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Why does numeric data type use storage inefficiently?

P: n/a
I have found several sources stating that the numeric data type in SQL
Server (without vardecimal options set) stores numbers of precision
10-19 in 9 bytes. Since 19 * ln(10) / ln(2) ~= 63.11 =65 bits with
sign =9 bytes, I understand 9 bytes at this end of range. However,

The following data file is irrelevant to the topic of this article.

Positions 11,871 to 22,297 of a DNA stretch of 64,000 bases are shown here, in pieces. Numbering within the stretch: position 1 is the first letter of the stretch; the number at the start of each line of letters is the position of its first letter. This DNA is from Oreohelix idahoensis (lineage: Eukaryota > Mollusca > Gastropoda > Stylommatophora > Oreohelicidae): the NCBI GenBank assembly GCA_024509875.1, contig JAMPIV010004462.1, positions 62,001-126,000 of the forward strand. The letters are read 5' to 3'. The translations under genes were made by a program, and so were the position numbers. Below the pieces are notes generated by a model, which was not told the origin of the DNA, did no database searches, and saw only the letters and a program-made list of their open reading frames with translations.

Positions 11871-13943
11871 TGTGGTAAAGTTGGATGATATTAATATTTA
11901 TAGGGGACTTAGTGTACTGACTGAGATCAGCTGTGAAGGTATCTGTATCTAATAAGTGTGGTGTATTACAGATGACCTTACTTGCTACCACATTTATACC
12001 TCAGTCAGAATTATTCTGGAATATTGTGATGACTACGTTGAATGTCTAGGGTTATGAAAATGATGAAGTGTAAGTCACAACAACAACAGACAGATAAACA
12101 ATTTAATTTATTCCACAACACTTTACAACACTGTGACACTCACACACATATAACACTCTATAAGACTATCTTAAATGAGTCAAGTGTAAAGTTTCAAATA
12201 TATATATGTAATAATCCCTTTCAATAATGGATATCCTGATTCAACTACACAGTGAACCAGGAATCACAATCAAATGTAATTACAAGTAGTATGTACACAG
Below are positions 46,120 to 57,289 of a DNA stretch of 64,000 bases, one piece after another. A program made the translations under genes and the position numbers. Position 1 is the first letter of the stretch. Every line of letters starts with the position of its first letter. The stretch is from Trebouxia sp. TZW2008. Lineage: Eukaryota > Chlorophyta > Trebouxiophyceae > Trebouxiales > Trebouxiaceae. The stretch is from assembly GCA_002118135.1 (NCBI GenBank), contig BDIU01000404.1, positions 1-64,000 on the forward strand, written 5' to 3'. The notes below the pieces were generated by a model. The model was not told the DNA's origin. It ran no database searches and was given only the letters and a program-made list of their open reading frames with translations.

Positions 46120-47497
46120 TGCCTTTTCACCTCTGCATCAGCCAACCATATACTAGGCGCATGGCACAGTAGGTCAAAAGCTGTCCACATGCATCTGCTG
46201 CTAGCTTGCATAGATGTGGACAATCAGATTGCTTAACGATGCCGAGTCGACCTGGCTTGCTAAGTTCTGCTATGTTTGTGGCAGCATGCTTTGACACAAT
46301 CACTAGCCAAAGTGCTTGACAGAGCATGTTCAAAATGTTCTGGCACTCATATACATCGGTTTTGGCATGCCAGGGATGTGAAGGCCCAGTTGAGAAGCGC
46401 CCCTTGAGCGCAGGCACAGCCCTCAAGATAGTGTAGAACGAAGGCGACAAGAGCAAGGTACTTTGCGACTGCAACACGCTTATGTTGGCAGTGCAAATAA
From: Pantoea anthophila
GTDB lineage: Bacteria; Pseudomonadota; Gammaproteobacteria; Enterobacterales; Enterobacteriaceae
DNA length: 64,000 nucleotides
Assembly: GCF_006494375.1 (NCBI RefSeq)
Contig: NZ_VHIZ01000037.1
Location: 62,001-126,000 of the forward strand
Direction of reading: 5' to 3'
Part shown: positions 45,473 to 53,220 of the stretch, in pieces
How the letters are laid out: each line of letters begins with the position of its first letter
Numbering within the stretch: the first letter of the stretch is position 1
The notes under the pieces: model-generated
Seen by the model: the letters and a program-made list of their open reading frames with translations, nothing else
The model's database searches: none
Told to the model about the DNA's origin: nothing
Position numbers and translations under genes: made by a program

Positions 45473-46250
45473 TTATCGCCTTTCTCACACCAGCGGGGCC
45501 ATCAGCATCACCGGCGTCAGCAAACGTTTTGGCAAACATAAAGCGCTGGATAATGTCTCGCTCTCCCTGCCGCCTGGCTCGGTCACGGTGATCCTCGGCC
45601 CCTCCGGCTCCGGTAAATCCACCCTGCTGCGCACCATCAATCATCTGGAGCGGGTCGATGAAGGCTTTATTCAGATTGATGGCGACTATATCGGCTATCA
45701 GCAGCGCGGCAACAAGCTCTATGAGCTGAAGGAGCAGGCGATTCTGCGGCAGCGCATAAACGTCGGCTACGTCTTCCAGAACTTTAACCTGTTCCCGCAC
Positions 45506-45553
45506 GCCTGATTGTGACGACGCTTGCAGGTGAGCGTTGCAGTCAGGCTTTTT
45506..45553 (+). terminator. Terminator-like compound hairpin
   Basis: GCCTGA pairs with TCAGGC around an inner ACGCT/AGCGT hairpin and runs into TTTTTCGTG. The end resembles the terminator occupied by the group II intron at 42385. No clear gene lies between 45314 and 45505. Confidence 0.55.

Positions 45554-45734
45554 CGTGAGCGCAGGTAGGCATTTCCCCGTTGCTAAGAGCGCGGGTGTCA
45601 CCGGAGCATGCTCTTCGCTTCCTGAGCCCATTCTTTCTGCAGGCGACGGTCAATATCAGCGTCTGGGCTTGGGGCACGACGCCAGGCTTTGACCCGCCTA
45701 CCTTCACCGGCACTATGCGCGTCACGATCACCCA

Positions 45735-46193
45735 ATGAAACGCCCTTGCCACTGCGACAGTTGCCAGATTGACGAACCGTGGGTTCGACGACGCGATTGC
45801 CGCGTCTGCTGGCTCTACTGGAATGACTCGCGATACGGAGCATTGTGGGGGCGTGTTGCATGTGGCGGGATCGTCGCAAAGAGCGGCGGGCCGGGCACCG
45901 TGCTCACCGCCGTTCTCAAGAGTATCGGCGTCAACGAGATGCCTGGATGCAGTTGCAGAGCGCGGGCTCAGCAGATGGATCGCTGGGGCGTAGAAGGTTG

10 * ln(10) / ln(2) ~= 33.22 =35 bits with sign =5 bytes. Why
does SQL Server use the 'extra' 4 bytes? Is there an alignment
requirement? If this is the reason, why not break storage
requirements at the base-10 precisions that require 4 bytes and 8
bytes, to be synchronized with 16-, 32-, 64-bit registers?

Just curious...
Thanks in advance,
Feb 6 '08 #1
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